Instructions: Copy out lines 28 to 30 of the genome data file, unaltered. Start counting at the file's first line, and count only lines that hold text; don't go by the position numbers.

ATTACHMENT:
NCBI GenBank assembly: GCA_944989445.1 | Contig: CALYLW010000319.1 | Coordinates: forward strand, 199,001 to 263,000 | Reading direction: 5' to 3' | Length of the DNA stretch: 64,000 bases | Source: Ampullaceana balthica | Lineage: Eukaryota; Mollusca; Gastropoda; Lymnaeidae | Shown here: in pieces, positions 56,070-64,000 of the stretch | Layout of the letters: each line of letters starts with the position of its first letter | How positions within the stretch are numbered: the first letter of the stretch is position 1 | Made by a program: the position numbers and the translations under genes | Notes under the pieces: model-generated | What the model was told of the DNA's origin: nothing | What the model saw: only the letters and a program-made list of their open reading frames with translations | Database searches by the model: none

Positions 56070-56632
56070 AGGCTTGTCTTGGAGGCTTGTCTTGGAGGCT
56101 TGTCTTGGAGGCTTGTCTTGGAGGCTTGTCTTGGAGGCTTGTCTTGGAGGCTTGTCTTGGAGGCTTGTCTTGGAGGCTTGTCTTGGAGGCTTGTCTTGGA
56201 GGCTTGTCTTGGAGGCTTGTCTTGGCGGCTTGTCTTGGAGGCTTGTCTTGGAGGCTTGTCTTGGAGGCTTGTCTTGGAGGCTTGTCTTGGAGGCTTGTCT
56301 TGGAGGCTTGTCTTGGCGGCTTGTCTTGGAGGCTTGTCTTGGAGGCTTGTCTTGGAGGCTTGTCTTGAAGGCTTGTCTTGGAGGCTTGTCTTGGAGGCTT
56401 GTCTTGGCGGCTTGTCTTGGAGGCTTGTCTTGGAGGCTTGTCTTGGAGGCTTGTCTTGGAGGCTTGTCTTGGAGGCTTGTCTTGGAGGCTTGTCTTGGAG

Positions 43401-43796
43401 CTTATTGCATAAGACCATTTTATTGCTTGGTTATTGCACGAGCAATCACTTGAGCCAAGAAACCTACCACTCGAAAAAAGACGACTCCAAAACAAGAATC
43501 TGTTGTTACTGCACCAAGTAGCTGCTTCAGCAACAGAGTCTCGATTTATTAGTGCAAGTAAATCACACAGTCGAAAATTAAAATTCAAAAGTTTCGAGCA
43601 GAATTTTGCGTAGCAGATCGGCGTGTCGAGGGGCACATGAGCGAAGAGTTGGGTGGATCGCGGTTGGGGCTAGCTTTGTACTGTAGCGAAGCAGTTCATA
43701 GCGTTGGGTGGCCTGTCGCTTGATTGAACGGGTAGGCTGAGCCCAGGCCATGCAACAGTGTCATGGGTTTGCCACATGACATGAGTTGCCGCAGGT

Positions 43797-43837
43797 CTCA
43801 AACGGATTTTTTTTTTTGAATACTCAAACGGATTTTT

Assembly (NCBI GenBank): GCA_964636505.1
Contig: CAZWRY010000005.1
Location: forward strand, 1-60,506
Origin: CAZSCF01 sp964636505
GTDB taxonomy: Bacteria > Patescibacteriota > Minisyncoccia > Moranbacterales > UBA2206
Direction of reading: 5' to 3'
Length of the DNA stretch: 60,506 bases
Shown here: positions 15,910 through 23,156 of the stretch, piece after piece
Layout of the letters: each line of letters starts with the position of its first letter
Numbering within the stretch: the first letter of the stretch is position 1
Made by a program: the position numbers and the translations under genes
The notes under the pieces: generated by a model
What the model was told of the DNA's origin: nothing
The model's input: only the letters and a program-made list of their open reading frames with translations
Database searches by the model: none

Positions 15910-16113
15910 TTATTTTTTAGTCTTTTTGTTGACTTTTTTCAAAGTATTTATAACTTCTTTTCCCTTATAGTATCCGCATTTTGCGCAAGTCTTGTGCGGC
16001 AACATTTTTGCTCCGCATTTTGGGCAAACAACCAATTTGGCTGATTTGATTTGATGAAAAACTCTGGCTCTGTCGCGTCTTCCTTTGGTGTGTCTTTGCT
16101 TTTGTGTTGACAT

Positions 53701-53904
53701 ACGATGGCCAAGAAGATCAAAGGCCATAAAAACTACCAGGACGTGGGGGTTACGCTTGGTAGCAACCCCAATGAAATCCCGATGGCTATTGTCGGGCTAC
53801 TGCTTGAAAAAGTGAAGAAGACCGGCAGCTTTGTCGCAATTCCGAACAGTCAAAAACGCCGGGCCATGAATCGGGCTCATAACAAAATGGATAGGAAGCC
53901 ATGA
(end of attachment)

What the model was told of the DNA's origin: nothing
The model's input: only the letters and a program-made list of their open reading frames with translations
Database searches by the model: none